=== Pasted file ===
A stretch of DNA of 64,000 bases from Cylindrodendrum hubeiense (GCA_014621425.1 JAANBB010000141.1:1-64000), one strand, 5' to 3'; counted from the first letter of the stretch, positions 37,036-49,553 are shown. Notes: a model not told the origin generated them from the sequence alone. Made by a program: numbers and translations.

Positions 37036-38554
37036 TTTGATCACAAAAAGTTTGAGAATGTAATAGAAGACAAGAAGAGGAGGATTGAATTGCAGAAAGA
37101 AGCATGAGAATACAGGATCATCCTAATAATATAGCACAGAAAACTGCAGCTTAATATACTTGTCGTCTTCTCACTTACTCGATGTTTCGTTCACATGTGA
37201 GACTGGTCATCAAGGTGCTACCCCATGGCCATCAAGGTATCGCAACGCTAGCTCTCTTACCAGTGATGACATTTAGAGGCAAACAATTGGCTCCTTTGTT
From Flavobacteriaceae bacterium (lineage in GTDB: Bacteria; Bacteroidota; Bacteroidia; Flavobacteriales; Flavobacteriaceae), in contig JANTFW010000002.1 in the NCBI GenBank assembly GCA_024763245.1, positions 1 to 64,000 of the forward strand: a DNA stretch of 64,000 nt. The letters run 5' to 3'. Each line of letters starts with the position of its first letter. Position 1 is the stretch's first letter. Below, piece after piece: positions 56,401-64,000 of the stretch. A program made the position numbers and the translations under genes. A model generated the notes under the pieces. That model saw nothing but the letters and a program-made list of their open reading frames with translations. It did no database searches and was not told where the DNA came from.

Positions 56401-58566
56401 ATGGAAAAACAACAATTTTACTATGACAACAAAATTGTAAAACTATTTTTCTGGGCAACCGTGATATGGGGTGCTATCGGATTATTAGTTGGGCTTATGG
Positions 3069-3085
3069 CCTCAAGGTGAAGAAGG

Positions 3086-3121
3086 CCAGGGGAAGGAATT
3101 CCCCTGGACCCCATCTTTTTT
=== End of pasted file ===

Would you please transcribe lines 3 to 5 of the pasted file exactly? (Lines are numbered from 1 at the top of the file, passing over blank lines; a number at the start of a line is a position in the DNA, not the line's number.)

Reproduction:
37036 TTTGATCACAAAAAGTTTGAGAATGTAATAGAAGACAAGAAGAGGAGGATTGAATTGCAGAAAGA
37101 AGCATGAGAATACAGGATCATCCTAATAATATAGCACAGAAAACTGCAGCTTAATATACTTGTCGTCTTCTCACTTACTCGATGTTTCGTTCACATGTGA
37201 GACTGGTCATCAAGGTGCTACCCCATGGCCATCAAGGTATCGCAACGCTAGCTCTCTTACCAGTGATGACATTTAGAGGCAAACAATTGGCTCCTTTGTT